Anna Francis

Social interactions in gorillas

Male – male social interactions in breeder and bachelor groups of gorillas (Gorilla gorilla): an indication of behavioural flexibility

A multi-institutional design for observations of male gorillas in six breeder and five bachelor groups was validated by calculating behavioural diversity, confirming that known behavioural phenomena, e.g. the effect of age, could be determined across groups.

There was a significant effect of age ((F(1,38) = 81.665, p < 0.000), with younger animals exhibiting greater behavioural diversity. Alternative behavioural phenomena were then investigated to compare male social interactions in breeder and bachelor groups.

Bachelor groups consistently exhibited further distances between themselves and their first and second nearest neighbours (F(1,26) = 37.434, p <0.000; F(1,30) = 119.814, p < 0.000 respectively), significantly lower frequencies of aggressive interactions than breeder males (F(1, 30) = 21.145, p < 0.000), and a significantly reduced Relationship Quality Index (F(1, 26) = 5.099, p = 0.033) indicating that bachelor males exhibit fewer affiliative interactions than dominance interactions. These results suggest that bachelor males exhibit avoidance strategies rather than risk aggression, and that captive bachelor groups are less strongly bonded than captive breeder groups, a finding consistent with the suggestion of wild western bachelor gorilla groups being unstable (Levrero et al, 2006).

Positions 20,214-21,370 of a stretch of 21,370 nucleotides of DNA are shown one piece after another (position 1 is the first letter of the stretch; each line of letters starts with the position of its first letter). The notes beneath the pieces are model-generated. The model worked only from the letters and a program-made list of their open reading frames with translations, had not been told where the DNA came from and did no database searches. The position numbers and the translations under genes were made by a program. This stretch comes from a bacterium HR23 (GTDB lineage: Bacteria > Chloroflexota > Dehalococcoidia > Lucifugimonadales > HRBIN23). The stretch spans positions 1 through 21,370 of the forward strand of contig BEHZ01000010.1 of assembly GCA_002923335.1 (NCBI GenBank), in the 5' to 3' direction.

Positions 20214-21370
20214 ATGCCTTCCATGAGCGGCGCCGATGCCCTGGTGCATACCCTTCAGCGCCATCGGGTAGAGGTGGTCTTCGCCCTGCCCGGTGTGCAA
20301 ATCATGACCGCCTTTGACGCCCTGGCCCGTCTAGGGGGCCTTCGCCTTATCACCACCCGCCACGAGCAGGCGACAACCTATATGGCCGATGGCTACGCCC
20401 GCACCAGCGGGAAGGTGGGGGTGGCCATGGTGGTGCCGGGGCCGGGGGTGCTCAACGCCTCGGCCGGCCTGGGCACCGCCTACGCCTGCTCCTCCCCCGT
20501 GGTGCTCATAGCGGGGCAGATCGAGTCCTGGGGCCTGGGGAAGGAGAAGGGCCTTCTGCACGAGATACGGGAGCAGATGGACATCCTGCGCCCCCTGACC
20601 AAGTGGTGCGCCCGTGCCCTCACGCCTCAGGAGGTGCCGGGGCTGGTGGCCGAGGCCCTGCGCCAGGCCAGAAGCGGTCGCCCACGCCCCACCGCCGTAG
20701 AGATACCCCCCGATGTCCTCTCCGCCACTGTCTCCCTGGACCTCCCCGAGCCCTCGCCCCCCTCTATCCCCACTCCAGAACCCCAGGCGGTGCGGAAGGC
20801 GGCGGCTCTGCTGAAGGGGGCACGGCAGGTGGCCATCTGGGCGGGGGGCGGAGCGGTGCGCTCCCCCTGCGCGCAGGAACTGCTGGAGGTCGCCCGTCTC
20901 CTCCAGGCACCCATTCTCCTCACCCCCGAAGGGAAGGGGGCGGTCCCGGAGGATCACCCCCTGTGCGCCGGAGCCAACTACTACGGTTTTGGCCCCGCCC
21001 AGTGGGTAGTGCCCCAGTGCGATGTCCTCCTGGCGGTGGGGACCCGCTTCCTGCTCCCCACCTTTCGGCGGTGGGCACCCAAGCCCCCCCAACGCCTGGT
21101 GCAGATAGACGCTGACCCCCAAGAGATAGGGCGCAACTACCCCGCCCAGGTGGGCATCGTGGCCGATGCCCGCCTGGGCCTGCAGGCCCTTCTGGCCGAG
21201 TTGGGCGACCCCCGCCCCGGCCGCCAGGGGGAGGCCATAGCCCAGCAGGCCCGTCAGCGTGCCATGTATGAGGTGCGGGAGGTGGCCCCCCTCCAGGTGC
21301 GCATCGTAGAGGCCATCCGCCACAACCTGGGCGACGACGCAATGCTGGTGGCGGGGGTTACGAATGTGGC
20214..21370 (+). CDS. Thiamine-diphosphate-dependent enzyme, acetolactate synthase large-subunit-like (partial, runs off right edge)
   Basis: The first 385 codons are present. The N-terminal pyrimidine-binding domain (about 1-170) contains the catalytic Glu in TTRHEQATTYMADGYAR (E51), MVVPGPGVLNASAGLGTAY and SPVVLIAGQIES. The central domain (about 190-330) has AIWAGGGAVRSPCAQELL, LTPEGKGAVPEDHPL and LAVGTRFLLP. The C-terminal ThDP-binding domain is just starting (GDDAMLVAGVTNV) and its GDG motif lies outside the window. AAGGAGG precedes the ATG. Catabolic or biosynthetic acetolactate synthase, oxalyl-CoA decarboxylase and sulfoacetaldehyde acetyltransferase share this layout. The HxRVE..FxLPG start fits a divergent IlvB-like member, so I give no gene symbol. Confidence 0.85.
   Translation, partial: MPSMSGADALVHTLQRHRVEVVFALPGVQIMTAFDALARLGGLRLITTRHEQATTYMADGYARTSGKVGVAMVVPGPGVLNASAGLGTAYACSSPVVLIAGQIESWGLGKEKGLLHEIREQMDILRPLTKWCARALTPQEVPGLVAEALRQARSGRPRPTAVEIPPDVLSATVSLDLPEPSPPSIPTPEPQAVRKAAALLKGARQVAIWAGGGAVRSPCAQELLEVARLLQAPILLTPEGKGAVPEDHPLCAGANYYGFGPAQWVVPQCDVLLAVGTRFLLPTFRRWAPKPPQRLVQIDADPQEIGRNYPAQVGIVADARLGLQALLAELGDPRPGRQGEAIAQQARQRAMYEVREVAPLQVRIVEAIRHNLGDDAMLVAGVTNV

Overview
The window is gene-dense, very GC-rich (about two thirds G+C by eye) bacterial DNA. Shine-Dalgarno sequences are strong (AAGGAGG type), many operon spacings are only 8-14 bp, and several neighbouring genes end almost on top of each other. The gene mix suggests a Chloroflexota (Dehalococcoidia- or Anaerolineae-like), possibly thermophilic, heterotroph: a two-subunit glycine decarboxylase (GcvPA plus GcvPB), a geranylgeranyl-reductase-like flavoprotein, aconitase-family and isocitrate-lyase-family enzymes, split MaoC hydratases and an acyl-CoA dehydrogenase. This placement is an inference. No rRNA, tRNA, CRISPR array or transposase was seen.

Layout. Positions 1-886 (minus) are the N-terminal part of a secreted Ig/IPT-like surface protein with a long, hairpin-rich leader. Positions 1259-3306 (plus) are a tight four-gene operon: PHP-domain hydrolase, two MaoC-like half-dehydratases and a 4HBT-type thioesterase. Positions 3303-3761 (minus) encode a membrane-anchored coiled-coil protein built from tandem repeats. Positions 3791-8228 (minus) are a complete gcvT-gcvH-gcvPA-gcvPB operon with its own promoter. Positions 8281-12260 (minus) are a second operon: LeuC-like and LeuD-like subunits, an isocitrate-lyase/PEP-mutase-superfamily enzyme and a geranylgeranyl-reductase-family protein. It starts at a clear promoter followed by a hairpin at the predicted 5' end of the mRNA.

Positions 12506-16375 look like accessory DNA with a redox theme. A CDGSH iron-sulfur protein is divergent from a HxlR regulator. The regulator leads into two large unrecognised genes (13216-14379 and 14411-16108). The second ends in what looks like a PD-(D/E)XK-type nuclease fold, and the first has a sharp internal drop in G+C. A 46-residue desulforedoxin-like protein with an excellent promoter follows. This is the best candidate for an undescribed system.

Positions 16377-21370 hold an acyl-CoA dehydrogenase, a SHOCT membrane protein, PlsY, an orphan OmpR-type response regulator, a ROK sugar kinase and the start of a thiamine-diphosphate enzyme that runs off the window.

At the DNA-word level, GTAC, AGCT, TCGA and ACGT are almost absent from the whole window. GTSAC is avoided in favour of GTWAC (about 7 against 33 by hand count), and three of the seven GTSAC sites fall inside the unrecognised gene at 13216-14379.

Bachelor groups have been suggested to be a suitable environment for gorillas to learn social interactions (Levrero et al, 2006; Robbins, 1999), however the reduced expression of affiliative behaviours in captive bachelor groups may indicate a lack of opportunity to learn affiliative social behaviours, and reinforces the need to assess the social competence of captive bachelor males as they move into new social groups (breeder or bachelor). 

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